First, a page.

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Retail curtails my workout at the mall

Tammy Swift, columnist

When choosing an exercise buddy, it is essential that you select someone entertaining, motivating and — most importantly — aligned to your own personal belief system about exercise.

For instance, when I last had an exercise buddy (in 2005, to be exact), I was careful to recruit a delightful and amusing friend who would not humiliate me in workouts and could be swayed to take the occasional detour through the health club parking lot to go to Dairy Queen instead.

But 12 years have passed. Oddly enough, I have not seen much progress with my standard, rigorous Peanut Buster Parfait Bench Press and Hot Cross Bun Fit.

So when my younger, fitter and much more gung-ho friend, LaWanda, became convinced we should consider mall-walking, I grudgingly agreed.

This would require no expensive monthly memberships, although I suspected I would spend about as much on Orange Julius and chair massages. Even my less-than-toned physique could handle walking — heck, I saw septuagenarians walking the malls all the time. If I picked up a Hickory Farms Holiday Basket for my mother first, I could consider it strength-training.

And, best of all, I would not have to drive to Dairy Queen, as there was a food court right in the middle of my new gymnasium.

I had hoped that LaWanda would be as easy to dissuade from exercising as my previous workout pals had been.

Turns out I grossly underestimated her.

She did not seem to believe any of my excuses — which ranged from diphtheria to a car fire.

Once we actually got to the mall, she proved to be as difficult to distract as ever. She did not appreciate my suggestions that we stop to chat with that nice Army recruiter or that we carbo-load for our workout at the Cinna-Roll Barn.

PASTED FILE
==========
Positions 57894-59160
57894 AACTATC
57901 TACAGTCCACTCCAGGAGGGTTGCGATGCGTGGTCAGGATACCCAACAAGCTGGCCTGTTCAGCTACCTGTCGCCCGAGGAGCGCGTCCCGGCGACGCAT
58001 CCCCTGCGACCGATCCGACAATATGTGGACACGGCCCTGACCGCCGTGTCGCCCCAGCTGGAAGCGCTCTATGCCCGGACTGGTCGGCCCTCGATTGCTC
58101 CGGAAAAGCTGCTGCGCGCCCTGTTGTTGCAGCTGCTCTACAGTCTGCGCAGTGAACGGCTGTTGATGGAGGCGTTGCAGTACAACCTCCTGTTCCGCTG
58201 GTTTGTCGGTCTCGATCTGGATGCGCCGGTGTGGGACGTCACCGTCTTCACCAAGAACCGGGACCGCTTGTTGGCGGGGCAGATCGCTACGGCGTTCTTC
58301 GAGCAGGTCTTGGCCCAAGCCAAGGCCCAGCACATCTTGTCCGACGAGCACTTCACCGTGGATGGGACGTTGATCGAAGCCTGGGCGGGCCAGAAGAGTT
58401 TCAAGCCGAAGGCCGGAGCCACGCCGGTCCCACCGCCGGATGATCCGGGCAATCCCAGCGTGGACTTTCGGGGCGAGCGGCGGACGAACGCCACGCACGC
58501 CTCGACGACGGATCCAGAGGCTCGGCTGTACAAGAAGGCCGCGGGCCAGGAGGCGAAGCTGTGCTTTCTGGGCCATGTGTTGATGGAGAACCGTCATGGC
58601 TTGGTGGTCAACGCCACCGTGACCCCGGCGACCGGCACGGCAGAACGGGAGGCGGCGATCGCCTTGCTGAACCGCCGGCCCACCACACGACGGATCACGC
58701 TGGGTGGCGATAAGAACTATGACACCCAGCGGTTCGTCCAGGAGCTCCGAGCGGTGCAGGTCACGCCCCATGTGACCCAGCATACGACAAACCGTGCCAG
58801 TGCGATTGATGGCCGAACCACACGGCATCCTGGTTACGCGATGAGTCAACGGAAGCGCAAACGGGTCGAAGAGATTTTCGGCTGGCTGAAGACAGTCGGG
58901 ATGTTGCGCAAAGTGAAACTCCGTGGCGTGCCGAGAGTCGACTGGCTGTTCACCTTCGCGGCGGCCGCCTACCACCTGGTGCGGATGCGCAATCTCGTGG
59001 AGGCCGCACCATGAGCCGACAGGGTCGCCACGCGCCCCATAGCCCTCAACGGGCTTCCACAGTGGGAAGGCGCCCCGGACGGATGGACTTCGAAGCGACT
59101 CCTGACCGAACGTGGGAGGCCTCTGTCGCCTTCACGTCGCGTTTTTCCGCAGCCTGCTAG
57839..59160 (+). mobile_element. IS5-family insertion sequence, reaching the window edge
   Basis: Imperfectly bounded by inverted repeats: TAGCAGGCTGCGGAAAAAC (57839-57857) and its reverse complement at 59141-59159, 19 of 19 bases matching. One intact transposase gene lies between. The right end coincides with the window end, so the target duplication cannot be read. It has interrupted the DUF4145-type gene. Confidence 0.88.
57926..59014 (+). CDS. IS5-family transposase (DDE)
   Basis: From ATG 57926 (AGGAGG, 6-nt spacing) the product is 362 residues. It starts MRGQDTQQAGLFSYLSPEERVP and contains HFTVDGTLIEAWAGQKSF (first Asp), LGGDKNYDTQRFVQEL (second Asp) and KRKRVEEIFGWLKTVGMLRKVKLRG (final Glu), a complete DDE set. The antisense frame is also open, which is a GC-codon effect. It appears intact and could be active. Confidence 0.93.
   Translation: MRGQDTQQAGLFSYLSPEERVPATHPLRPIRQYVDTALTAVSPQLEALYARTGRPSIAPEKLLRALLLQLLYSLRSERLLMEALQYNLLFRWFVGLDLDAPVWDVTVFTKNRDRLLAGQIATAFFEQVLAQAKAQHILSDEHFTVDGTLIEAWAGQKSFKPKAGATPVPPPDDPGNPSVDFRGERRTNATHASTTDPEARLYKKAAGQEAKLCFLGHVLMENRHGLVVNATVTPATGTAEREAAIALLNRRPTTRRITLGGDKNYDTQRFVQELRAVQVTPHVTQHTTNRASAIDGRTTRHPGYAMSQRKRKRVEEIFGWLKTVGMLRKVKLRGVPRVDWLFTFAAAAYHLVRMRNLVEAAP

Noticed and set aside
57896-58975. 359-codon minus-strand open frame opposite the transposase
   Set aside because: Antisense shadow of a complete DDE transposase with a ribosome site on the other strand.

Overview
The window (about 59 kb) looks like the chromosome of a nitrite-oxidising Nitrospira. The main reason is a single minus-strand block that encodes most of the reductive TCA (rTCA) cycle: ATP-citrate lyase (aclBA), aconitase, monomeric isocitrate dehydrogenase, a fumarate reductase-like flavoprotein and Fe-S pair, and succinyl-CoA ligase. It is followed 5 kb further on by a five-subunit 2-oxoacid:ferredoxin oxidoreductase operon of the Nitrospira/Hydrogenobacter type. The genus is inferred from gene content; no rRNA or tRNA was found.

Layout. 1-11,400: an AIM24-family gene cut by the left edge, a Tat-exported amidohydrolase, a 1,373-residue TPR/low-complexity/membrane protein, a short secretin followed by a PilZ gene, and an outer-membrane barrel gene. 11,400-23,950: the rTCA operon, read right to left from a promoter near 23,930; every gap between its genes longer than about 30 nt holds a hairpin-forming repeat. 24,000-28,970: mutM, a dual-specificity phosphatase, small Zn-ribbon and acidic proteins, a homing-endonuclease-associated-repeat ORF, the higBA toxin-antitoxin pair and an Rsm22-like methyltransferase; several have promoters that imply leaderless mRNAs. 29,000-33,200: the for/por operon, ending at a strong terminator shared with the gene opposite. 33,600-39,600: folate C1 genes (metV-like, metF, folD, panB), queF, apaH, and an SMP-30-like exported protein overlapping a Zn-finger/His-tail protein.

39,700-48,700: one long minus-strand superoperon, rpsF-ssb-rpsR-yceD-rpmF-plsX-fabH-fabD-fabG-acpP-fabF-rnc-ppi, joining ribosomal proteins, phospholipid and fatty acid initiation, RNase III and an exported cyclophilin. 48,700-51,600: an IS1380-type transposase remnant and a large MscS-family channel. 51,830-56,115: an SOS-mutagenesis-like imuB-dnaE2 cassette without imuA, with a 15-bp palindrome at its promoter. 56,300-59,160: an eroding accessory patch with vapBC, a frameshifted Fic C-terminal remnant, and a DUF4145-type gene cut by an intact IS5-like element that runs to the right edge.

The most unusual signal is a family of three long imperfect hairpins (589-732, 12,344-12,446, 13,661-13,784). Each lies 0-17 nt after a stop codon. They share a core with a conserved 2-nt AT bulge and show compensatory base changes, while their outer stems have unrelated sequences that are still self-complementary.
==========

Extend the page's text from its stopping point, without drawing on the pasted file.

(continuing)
Nope. No luck. We just walked. Initially, I tried to impress her by walking as quickly as my legs would carry me. She even remarked that I was leaving her in the dust.

But my gazelle-like pace had floundered by the time we reached JCPenney. My knee hurt, and I could feel a sciatic twinge shooting up the back of the other leg. This seemed like an opportune time to stroll over to the luxury shower kiosk and stretch out in the display tub to see if it would adequately accommodate my towering Amazon frame.

That was just the beginning. Our second lap around the mall took at least 25 minutes longer, partly because I needed to stop at the pet store to pet bunnies, watch the Roger Maris movie in the mall museum, order a Diet Coke with lots of ice, buy a GoldenDoodle calendar at a kiosk, stop at LeeAnn Chin's for a sample of Bourbon Chicken and try on frames at LensCrafters.

You call it mall-walking. I call it mall-balking.

It's circuit-training, Tammy-style.

Readers can reach columnist Tammy Swift at